We're all in the same place, eating in the same place, playing table tennis, basketball, and playing music with each other. It makes a big difference. It might seem slightly pretentious, but acting is a lot about trusting and relying on other people, and helping other people, wanting the other people be the best they can possibly be, doing the most off-camera for them that you can. We became as close as you can. It’s that terrible cliché, but we became a family.
And wasn’t much of that family on set to watch you die? How tough was it to say goodbye?
Yes, I had to come in and do the fall into the big pit, which I insisted on doing. The (stunt team) thought I shouldn't do it. I'm falling onto a mat. “Right, I can handle it.” I jump out of planes and stuff; I can do this. And I really wanted to do my last shot. I came and all of the cast, and the ones who weren't working as well, had come in and they were waving, "Find Prime Lorca" banners, and chanting "Find Prime Lorca." And I was a mess. I adore them all. I always knew that this was the storyline. It was a storyline we discussed before I took the job. I wanted to know fully what my secret agenda would be, so I could play it properly. It felt like a fully satisfying, perfectly structured thing to do, but on that last day I felt terrible regret as I looked at them.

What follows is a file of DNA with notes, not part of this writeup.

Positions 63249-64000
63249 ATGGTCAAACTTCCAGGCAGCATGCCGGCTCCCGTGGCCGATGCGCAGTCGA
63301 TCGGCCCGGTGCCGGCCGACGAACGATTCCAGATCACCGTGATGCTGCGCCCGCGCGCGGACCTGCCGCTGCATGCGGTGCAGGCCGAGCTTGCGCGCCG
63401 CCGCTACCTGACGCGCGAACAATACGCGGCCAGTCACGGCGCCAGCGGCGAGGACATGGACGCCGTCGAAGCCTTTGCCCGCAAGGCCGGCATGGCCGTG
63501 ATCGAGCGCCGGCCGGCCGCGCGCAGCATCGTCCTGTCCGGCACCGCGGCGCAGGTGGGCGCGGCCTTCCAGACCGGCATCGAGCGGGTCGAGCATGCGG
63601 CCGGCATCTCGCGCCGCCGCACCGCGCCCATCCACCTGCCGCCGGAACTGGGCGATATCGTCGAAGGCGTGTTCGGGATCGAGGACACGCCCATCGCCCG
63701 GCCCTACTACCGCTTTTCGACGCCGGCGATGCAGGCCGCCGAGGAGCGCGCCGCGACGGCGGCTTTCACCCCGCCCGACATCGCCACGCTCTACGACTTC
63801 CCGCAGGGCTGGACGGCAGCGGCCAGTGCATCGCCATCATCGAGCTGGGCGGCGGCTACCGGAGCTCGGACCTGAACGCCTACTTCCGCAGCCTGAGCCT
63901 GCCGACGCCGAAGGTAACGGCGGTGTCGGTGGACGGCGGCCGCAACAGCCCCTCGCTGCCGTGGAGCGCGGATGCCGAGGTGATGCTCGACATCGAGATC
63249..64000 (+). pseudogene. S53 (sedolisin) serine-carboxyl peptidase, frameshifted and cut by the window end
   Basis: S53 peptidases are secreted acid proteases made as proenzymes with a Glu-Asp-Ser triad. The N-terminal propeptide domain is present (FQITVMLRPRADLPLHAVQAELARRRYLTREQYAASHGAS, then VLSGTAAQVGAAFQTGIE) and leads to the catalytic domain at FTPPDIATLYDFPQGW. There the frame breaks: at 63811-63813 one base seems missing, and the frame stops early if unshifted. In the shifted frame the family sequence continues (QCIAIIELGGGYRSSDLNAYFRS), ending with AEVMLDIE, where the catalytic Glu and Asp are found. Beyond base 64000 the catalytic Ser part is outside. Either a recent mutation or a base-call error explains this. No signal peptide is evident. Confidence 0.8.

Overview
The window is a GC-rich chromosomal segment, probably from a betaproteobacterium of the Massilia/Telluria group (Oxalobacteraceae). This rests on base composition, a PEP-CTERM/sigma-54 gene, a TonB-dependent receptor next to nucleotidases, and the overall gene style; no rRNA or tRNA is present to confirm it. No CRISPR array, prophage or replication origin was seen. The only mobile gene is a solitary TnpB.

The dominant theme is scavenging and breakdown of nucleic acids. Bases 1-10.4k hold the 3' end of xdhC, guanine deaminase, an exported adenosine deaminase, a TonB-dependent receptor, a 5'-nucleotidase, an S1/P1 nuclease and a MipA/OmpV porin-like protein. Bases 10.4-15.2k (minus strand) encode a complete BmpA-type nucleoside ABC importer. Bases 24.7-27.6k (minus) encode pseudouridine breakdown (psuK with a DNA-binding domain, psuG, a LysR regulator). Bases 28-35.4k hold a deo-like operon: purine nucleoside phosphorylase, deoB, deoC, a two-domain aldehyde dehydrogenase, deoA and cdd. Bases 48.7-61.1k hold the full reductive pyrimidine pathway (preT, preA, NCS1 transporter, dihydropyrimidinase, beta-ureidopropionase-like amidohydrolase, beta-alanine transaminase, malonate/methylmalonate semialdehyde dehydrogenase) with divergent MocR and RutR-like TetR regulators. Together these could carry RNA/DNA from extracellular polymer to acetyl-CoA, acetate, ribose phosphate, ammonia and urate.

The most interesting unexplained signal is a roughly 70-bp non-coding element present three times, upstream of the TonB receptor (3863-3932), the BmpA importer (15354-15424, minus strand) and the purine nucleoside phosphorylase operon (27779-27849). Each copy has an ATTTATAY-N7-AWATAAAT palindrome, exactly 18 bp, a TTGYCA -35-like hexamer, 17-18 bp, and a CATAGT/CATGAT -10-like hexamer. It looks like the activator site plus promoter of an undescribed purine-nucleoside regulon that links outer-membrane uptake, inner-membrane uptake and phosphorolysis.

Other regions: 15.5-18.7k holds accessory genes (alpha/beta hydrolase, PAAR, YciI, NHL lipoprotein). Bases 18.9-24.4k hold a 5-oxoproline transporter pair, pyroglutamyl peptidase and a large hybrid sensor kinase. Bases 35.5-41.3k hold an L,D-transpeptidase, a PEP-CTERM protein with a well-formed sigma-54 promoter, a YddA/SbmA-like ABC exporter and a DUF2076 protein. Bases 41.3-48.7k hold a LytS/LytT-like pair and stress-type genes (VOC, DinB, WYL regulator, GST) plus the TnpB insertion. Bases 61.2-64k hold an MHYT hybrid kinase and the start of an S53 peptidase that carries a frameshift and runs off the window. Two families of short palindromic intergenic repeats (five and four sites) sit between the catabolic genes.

That wasn’t because I wouldn't get to be Lorca anymore, but because I looked at the younger actors who haven't done that much, who I admire so much, who are so talented, and I wanted to see them flower. I've seen them do great stuff, but I want to see all the characters, the ones that the audience have barely seen anything of yet, do their stuff. I want to see them show their full glory. We’ve got some Juilliard students. We've got people who've been around a while, and not had a chance, and they're all going to get a chance to show the audience what they're capable of -- and they're capable of a lot.
You just mentioned Prime Lorca…
He’s out there. I’m just saying.
Star Trek: Discovery on Blu-ray
Fans in the U.S. and Canada can pre-order on Amazon.com now.
Star Trek: Discovery's second season will premiere on Thursday, January 17, 2019, in the U.S. and Canada, and in the rest of the world on Friday, January 18, 2019.